Tobacco exports top US$1bn in 2023

TOBACCO exports have earned Zimbabwe US$1,2 billion since the beginning of the year compared to US$975 million the country received during the corresponding period last year.

According to the Tobacco Industry and Marketing Board (TIMB), Zimbabwe had exported 233 896 182 kilogrammes of the golden leaf valued at US$1,224 billion as of December 15, 2023.

The average price for the shipments was US5,23 per kg compared to US$4,96 a kg during the same period in 2022.

Last year, during the same period the Southern African country had exported 196 565 784 kg.

Zimbabwe exports the bulk of its golden leaf to countries in the Far East including China and according to the latest TIMB report, a total 109 447 130 kg were shipped to the region, raking in US$779,2 million at an average price of US$7,12/kg.

Africa is the second largest consumer of flue-cured tobacco from Zimbabwe, having consumed 40 838 898kg valued at US$141,6 million, which was sold at an average price of US$3,47 per kg.

Zimbabwe also exports the golden leaf to the European Union, the Middle East, the rest of Europe and the Americas.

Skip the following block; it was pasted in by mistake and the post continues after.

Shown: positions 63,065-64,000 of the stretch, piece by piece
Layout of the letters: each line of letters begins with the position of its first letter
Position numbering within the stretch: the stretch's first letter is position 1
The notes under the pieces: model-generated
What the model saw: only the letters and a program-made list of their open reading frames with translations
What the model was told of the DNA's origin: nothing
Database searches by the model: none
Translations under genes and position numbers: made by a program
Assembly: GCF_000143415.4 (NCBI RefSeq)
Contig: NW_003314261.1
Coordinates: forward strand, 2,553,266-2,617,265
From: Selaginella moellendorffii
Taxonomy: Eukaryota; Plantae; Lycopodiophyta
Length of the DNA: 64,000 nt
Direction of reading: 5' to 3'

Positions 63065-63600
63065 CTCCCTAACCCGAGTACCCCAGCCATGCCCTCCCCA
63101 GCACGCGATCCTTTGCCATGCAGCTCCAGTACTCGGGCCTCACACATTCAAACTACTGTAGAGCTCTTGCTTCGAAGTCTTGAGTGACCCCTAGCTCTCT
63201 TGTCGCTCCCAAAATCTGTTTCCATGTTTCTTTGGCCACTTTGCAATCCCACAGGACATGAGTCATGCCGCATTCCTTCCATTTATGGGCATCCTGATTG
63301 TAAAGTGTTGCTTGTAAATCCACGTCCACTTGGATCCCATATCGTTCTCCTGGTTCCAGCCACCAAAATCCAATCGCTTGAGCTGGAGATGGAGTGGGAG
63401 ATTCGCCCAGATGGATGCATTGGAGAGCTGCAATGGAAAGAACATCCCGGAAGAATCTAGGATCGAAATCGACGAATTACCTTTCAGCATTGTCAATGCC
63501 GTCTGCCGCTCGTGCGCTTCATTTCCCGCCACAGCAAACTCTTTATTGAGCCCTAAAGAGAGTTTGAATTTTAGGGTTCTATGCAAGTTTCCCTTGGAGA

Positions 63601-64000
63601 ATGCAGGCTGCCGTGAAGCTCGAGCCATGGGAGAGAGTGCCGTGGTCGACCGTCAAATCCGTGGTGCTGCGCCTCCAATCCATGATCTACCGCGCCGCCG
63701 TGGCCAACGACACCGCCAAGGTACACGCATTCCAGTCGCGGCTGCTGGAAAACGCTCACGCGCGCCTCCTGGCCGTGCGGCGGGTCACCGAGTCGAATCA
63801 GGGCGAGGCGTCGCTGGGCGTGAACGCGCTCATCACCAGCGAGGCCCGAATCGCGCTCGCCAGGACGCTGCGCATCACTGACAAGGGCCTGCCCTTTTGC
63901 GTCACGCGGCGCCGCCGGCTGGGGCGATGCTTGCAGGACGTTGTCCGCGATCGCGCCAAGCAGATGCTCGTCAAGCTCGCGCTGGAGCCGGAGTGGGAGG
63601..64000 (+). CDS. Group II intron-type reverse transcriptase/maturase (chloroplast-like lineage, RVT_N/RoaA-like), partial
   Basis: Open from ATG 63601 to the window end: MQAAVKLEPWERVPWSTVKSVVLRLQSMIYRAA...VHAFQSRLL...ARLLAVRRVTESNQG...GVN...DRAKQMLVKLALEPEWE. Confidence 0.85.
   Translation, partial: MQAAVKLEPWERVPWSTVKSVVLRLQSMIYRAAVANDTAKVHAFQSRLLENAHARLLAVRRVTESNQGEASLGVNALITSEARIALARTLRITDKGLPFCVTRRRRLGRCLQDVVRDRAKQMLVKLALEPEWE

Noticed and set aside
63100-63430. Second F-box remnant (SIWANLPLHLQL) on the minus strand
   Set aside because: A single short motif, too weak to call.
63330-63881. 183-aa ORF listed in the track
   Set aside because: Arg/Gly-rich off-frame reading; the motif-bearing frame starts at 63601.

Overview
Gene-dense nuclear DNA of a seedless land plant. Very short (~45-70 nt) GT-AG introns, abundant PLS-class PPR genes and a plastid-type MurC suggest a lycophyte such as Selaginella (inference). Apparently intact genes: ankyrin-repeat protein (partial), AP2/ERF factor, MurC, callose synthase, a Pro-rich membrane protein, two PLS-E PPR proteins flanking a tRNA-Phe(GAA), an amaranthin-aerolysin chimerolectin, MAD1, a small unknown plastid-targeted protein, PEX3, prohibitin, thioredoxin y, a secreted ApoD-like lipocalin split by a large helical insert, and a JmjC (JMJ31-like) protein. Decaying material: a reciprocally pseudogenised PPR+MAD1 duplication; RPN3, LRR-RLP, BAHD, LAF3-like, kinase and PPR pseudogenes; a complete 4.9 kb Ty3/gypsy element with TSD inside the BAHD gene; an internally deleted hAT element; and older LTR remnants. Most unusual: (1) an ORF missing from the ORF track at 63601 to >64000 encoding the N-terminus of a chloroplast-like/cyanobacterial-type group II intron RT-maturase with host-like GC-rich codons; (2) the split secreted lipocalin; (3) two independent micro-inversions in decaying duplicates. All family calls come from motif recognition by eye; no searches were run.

Meanwhile, stakeholders in the tobacco sector are optimistic about achieving the target of 300 million kg of the crop in the 2024 marketing season despite the late onset of the rains and the decreased number of registered growers.

As of December 15, 2023, the number of registered growers was 112, 447 compared to 144 446 in the same period last year.

And 94 percent of the registered growers are contracted.

TIMB chairman Patrick Devinish was recently quoted in local media saying despite the delayed onset of the summer cropping season due to late rains, stakeholders in the tobacco industry were optimistic of attaining the 2023 output target.

He said this was on account that the crop did not require much rainfall and coupled with good agronomic practices of farmers.

 “Our early target is 285 million kilogrammes of tobacco, but don’t forget that the rains haven’t come yet and the smallholders haven’t planted yet and they are the biggest, constituting 65 percent of this crop.

“There is nothing to worry about yet, we could easily get 300 million kilogrammes if we get the rains anytime from now.

“As the rains come, we will be able to give more accurate figures because we will be having the hectarages and all that sort of things,” he said.

Tobacco, in Zimbabwe, is grown mainly in Mashonaland West, Mashonaland East, Mashonaland Central, Midlands, Manicaland and in some parts of Masvingo Province.

Herald

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